I was saddened to learn of the death August 23 of Philippine de Rothschild. She was the owner of Château Mouton Rothschild, the legendary (and occasionally controversial) Bordeaux First Growth. I had the pleasure on several glittery occasions of meeting the Baroness, who insisted I call her Philippine and who I well recall was the very embodiment of “star power.” And yet, after many gala evenings where she was always the center of attention, my most cherished memory of her is of an evening with no cameras, no glitter and a very unlikely star with humble origins.
Through a rather convoluted chain of events she came to my home for dinner, a meal at which we did not have Château Mouton Rothschild. She told me that dining in an American home, she wanted to have American food, so I extended that to wine as well. I figured she had plenty of opportunities to try Mouton, so I poured a Ridge zinfandel and a Beringer Private Reserve cabernet sauvignon.
I had spent most of the afternoon cooking, trying to keep the menu simple and down-home while still being suitable for my star guest. Philippine showed up at my door precisely on time and of course, very chic in casual dress.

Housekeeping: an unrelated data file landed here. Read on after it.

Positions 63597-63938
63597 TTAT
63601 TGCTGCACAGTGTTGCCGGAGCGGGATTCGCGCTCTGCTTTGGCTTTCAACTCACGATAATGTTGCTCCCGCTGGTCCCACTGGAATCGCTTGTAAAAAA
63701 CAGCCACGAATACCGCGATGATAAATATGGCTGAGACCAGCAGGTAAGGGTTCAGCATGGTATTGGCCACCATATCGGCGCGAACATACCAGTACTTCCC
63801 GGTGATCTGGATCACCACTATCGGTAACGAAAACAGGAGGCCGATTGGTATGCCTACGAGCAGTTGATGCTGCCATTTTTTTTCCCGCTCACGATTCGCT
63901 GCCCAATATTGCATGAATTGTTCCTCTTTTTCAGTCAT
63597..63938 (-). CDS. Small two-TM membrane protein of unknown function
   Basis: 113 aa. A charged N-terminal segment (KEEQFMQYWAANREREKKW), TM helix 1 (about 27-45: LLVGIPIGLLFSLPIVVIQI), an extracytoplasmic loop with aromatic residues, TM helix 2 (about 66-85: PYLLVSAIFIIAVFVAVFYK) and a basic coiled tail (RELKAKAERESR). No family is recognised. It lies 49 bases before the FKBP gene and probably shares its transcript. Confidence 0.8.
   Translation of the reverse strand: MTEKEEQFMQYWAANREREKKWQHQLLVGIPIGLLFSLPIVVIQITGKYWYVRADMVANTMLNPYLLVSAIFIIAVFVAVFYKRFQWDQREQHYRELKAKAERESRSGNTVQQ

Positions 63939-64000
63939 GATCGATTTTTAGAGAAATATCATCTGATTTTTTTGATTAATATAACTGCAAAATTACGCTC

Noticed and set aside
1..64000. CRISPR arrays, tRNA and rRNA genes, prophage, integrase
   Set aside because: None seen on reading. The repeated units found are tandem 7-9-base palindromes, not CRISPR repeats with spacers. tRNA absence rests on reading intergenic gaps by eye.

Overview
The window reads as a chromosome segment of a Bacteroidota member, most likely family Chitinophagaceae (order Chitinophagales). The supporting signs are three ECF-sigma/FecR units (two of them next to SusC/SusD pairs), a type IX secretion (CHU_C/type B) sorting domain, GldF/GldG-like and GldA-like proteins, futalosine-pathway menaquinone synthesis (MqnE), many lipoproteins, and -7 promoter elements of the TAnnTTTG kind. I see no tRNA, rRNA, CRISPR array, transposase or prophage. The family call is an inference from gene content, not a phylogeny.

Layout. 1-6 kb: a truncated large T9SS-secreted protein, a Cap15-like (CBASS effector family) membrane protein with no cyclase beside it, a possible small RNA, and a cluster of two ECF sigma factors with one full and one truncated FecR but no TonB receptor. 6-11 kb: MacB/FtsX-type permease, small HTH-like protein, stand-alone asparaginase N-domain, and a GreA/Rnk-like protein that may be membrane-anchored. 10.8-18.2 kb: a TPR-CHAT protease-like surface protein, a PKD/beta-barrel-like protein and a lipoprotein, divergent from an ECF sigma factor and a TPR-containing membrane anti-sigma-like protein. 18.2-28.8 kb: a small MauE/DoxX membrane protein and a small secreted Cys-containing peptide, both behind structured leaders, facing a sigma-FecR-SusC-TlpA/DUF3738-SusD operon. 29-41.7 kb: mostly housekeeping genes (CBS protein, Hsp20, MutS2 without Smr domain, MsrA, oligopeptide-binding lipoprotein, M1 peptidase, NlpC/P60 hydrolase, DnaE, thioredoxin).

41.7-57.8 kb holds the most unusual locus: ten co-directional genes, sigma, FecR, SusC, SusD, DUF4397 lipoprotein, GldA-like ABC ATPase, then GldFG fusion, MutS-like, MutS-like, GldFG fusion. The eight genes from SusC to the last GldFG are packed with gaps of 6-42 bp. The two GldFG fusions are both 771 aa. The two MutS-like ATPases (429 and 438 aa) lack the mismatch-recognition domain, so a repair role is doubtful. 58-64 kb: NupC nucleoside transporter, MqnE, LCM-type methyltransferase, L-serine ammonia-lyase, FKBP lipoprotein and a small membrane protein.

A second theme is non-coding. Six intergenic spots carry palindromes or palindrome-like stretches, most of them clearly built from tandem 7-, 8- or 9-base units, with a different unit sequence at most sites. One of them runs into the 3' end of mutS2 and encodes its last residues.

Having met her before, I knew she had enjoyed a long career as an actress before moving more into the wine company built into a Bordeaux powerhouse by her father. Over dinner we talked about favorite movies and after enough wine she talked about her days on stage at Comédie Française with Catherine Deneuve. I would have been happy continuing that part of the conversation, but she made sure to spend time on the dinner. She complimented the wine, she complimented the food (crab cakes, beef tenderloin and a fruit tart for dessert) and at the end of the evening asked for a recipe. Not the recipe for the crab cakes or the sauce choron, but for my cornbread. This she said, either out of surprise or graciousness, was a "delicacy" she had never tried. I was smitten.
My big takeaway in retrospect is that Philippine de Rothschild was just as much the life of the party at a dinner for four as I later saw her being at a banquet for 40. Always gracious, elegant and intriguingly down to earth. She was an entertaining storyteller and a subtle but insistent brand manager. I suspect that was her stage skill coming through - she knew how to balance an evening. Perhaps it is my imagination, but I saw a great deal of her in her wine. Never mind the wine was essentially created by her father - it was a legacy she embraced and extended.
I believe that behind every great wine there is a great story (and usually more than one). Baroness Rothschild … excuse me, Philippine … is a great story behind Château Mouton Rothschild. Like many great stories, the plot varies slightly depending on who recounts it. I think I have one bottle of Château Mouton Rothschild in my cellar, and this would be the ideal time to dust it off and have a toast to a grande dame of French wine.